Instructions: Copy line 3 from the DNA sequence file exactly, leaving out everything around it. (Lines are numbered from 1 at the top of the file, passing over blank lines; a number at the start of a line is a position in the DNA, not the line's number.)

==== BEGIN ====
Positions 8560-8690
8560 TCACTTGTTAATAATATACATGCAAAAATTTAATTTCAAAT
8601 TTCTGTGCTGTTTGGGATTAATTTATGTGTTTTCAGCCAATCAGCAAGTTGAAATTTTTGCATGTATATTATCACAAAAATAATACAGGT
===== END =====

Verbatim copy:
8601 TTCTGTGCTGTTTGGGATTAATTTATGTGTTTTCAGCCAATCAGCAAGTTGAAATTTTTGCATGTATATTATCACAAAAATAATACAGGT